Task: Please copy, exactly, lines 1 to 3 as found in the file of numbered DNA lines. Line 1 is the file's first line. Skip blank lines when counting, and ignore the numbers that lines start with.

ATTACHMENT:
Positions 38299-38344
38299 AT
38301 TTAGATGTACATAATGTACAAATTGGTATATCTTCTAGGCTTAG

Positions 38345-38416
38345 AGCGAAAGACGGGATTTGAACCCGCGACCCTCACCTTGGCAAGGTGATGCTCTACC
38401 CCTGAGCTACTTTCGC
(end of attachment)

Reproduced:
Positions 38299-38344
38299 AT
38301 TTAGATGTACATAATGTACAAATTGGTATATCTTCTAGGCTTAG